The next level introduces our main cast; our avatar, First Lieutenant Simon Lynx, who we don’t actually see at this point, and his voice is very generic- though what he says is actually quite interesting, and his worries do shine through. His Commanding Officer, Colonel Ellen Bolt, also enters Stage Left. Colonel Bolt is the first character to show deviations from the generic, though she is still fairly standard. She genuinely looks pretty bad-ass, with that scar, military-grade hair, the works. Her tone is great- she sounds like an officer. In the middle of the level- a Virtual Reality simulation, by the way- the VR begins to glitch, as the convoy’s fallen under attack. She, quite calmly, instructs us to continue training, as she can deal with it. And she does. It does damage the simulator, but still.

She’s a certified bad-ass, which is good, considering that (as our CO), she’ll be talking a lot in this game. Of course, she does need your help after an ambush, but she still holds her own.

The game has a somewhat unique style- every level consists of what is essentially an escort mission, in which you move with your vehicles and utilise your Combat Suit’s Prowess- which include, but are not limited to, healing your units and sending decoy signals.

The game has a simplistic, but very effective and professional HUD system. The HUD lets you know what powers you have, the health of your and and your opponent’s units, and the rate of fire for units with variable rates of fire.

The Combat Suit’s prowess are not unlimited- you must collect uses of the powers from destroyed enemy units. Additionally, to upgrade units or get new ones, you must spend ‘Carusaurum’, the in-game currency, which, again, can be obtained from defeating units or be found on the ground.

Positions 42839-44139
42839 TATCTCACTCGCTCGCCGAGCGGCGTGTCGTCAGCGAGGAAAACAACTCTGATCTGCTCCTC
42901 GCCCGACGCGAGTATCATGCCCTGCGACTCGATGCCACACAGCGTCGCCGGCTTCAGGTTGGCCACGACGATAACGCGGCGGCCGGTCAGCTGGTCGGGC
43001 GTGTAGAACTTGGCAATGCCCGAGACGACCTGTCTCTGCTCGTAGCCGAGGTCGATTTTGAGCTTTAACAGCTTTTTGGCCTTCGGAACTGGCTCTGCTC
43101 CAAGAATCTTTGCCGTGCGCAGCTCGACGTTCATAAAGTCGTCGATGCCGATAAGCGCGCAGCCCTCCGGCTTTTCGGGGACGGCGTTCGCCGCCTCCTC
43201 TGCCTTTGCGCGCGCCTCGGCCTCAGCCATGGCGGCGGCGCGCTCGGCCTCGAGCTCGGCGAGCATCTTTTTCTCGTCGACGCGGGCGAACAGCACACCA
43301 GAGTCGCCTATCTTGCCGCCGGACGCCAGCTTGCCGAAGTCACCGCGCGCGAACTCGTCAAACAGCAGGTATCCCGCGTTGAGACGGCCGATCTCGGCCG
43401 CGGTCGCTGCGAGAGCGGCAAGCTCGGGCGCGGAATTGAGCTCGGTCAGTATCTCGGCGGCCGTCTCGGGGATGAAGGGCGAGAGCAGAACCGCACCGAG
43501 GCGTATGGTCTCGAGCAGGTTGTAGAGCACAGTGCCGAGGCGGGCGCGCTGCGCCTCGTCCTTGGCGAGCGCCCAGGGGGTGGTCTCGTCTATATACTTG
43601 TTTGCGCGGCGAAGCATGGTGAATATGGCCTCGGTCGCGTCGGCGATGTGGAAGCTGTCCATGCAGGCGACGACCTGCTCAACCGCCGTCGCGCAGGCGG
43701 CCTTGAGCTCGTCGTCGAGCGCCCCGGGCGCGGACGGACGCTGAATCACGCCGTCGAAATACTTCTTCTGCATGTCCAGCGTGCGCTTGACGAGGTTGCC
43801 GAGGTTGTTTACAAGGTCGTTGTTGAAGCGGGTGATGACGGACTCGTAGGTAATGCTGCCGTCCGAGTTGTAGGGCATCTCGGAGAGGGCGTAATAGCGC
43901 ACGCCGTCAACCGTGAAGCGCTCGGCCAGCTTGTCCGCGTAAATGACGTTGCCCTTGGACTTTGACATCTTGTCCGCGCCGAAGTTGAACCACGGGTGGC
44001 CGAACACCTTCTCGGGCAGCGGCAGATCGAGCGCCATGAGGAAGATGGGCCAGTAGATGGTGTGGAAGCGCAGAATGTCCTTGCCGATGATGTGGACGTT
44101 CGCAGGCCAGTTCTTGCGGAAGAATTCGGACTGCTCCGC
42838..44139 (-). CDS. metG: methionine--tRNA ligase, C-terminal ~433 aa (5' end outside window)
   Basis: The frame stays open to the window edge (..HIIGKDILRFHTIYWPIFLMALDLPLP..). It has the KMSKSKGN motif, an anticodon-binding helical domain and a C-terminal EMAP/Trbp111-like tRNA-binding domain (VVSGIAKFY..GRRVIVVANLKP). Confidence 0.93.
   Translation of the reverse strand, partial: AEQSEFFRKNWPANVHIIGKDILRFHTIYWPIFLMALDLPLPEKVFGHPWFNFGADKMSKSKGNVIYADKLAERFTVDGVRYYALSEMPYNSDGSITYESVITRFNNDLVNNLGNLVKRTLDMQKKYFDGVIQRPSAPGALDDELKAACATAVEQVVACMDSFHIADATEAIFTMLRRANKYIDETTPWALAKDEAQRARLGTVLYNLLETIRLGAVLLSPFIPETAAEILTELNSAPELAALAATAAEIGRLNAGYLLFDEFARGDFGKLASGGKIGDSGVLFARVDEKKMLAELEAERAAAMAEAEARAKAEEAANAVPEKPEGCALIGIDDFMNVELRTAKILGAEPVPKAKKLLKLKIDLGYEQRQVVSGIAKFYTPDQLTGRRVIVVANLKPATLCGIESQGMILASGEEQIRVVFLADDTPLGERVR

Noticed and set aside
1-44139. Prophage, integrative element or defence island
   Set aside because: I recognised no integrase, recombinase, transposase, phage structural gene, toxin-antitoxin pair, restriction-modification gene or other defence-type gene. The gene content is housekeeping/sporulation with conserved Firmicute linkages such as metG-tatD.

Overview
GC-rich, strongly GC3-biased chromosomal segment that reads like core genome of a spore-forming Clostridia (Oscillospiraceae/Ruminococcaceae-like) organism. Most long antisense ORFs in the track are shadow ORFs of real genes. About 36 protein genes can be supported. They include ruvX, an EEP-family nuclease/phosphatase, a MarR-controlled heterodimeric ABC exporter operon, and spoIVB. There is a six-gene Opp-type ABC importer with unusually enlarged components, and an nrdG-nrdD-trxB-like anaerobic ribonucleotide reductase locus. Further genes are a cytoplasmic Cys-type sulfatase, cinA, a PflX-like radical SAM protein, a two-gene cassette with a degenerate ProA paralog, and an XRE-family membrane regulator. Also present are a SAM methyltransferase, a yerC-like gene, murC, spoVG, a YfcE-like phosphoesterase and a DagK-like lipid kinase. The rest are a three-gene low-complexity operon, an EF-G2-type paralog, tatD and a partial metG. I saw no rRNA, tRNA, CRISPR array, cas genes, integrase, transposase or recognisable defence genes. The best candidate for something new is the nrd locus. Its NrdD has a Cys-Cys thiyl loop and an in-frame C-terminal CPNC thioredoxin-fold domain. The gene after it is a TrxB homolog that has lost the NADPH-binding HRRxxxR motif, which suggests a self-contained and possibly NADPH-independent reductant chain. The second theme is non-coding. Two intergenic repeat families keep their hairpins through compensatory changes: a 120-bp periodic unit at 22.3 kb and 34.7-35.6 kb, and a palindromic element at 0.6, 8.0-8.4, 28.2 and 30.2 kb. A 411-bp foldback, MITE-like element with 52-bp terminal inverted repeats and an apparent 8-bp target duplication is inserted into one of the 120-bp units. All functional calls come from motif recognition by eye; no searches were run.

The difficulty is fairly fair, as long as the player remembers all of the mechanics the game lays out.

As the player progresses, they unlock more and more units to use. There are many achievements in game to enhance the experience.

The game has a great tense atmosphere- this is a cold, barren, post-apocalypse planet, and it really shows.

The environments are quite incredible considering that the game is from 2013; perfect red mist and deserted urban expanses make this game look strangely beautiful.

The musical score is fairly generic, but hey, it’s well done and does fit the tone.

It is a good game. Very generic, but hey, there’s nothing new under the sun, right? The game is a masterpiece. But- it’s not a computer game. It’s a phone game on a computer, so it isn’t too deep or complex. And you know what? It doesn’t need to be. I had a lot of fun with this one.

Anyone who enjoys Real Time Strategy should probably check this one out, at least briefly. And if you’re new to the genre- somehow- and have ever thought ‘can you have a good escort mission’? Well, this’d be a good way into the style. Overall, a thumbs up from me.

Okay, so that’s my review of Anomaly 2 transcripted, with minor edits to help it work on paper. If you have anything to say, please do! Good or Bad, if it’s constructive, it’s helpful. If you want more content like this, please feel free to Follow me to see it. And with that, I’ll see you next week for the next review.